The pilots had the same training and the flight attendants had the same training. The employees had a great deal of familiarity with the aircraft, which gave Southwest an opportunity to deliver on the vision of “most loved.” As the flight crews didn’t have to remember new specifics about new aircraft constantly, they were able to have more fun with the passengers. If you have ever flown on Southwest, you know how enjoyable the flight crew are when interacting with the passengers.
Starting with a strategic vision that governed the rules for decision making all the way through operations and supply chain helped Southwest Airlines not only become incredibly efficient, but one of the most loved airlines. They are now one of the top companies in their sector and in 2020, they were rated as the nation’s best carrier, according to The Wall Street Journal.
Great SKU strategy is no chicken feed.
Another example of a great company that has aligned SKU operations to their strategy is Chick-fil-A. Their value statement combines client-service perfection, high-quality food and an ethical culture of care.
The founder, Truett Cathy, based his business on Biblical principles that he believed were also good business principles. Turns out he was on to something. The chain places tremendous importance on treating their employees with honesty, dignity and respect. Their vision of “client-service perfection” is baked into their culture. In fact, they invest more in training and promotion opportunities for their employees and pay them 6 percent more on average than their competitors. They want their employees to stick around, and they do. The chain consistently ranks first in customer service surveys, where the restaurants' cleanliness, quick, convenient service, and hardworking employees are also lauded. So how does this apply to SKUs?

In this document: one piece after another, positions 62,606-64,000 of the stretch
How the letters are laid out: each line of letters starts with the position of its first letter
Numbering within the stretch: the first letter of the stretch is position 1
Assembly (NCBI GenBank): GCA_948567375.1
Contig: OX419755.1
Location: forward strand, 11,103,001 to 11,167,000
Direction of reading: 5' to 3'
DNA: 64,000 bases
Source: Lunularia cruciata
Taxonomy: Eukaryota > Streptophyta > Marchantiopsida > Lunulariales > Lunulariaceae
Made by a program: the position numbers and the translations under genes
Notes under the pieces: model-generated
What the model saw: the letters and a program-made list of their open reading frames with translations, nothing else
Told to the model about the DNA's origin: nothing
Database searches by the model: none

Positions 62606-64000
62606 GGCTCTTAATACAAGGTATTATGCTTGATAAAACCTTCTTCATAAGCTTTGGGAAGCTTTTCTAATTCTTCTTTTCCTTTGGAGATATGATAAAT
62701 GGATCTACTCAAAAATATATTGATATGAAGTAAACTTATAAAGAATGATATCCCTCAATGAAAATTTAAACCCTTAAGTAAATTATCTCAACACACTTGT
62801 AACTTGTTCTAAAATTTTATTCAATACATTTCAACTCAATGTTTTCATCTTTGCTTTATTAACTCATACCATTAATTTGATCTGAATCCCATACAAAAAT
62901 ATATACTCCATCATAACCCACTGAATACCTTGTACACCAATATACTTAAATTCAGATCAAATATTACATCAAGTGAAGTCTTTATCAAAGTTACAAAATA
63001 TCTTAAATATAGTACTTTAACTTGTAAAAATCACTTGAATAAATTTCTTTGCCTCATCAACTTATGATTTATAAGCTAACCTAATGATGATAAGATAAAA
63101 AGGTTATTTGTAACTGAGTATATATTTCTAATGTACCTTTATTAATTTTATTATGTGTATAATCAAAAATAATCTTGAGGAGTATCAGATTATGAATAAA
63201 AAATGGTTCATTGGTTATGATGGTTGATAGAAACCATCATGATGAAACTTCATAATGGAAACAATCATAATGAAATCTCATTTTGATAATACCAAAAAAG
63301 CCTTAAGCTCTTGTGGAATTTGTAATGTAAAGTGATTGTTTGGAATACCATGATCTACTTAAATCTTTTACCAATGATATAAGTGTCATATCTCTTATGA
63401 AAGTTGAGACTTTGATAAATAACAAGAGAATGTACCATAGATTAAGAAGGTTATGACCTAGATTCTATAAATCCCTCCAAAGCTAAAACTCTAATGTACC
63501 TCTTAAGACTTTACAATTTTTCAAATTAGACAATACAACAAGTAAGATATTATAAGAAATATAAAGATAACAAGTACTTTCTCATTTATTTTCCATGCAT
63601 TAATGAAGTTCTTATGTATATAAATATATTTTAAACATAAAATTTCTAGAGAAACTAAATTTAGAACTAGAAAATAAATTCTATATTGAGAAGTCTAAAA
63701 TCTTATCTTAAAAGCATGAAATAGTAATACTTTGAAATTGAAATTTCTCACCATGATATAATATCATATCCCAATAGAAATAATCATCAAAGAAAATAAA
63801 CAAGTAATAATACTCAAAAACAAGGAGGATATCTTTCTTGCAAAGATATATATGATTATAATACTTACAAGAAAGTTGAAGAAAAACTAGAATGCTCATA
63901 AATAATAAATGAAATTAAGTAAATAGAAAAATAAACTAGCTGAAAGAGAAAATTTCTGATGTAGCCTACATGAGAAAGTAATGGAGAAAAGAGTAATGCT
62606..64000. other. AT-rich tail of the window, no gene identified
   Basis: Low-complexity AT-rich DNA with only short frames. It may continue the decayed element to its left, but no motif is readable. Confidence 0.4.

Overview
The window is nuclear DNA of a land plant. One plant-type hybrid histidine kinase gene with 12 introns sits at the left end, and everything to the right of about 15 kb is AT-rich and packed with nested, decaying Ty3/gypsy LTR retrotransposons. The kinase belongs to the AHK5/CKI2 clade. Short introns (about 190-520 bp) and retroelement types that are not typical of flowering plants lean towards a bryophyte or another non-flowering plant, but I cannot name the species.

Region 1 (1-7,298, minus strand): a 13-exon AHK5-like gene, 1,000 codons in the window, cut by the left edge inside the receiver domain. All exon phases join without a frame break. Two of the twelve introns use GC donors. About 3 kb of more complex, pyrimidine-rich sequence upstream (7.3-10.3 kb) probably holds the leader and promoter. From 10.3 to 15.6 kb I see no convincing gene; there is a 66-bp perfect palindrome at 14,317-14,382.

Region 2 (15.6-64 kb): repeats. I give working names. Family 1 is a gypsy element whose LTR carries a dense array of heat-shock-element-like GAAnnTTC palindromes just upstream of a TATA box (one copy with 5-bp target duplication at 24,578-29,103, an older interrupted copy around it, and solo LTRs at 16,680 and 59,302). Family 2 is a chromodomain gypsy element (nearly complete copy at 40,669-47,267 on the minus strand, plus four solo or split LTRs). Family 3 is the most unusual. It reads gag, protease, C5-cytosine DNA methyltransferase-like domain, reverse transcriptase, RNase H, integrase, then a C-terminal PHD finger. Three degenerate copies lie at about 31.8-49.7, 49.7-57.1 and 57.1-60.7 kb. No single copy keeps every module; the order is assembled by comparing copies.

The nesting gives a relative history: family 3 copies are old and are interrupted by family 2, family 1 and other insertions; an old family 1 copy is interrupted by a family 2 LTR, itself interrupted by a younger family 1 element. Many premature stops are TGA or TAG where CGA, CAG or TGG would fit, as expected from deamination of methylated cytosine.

They serve high-quality food (which gets high ratings from customers), and is in line with their strategy of keeping people—both customers and employees—at the heart of what they do. By focusing on chicken as the core item on their menu, Chick-fil-A is able to have only 30 core ingredients for the entire menu. Now that’s SKU optimization.
Almost half of their food items are pre-made and ready to go from a refrigerator. The remaining items are prepared in a fryer or on the grill. This helps streamline their equipment purchases and layout at each location. Limiting core ingredients makes for a more efficient supply chain with additional buying power on a per-item basis. The labor steps involved in preparing an item is anywhere from one to four steps. Keeping the steps simple also keeps costs down, increasing service speed and customer satisfaction.
Compare this to another major fast-food chain, McDonalds. With more than 50 ingredients for their menu, they require more storage and cooler space. The staff requires more training to prepare these items. The increase in items means more food is pre-made and therefore has a higher probability of expiring before being served, which increases waste and cost. Preparation of their food can be between one to seven steps, which increases cost and slows customer service.
Aligning SKU operations with strategy can make a remarkable difference in revenue. According to Entrepreneur.com, the average Chick-fil-A store earns more per store than any other restaurant. A lot more. The average store made $4,090,900 in annual revenue. That is more than the average annual revenue of McDonald’s ($2,670,320), Starbucks ($945,270) and Subway ($416,860) combined.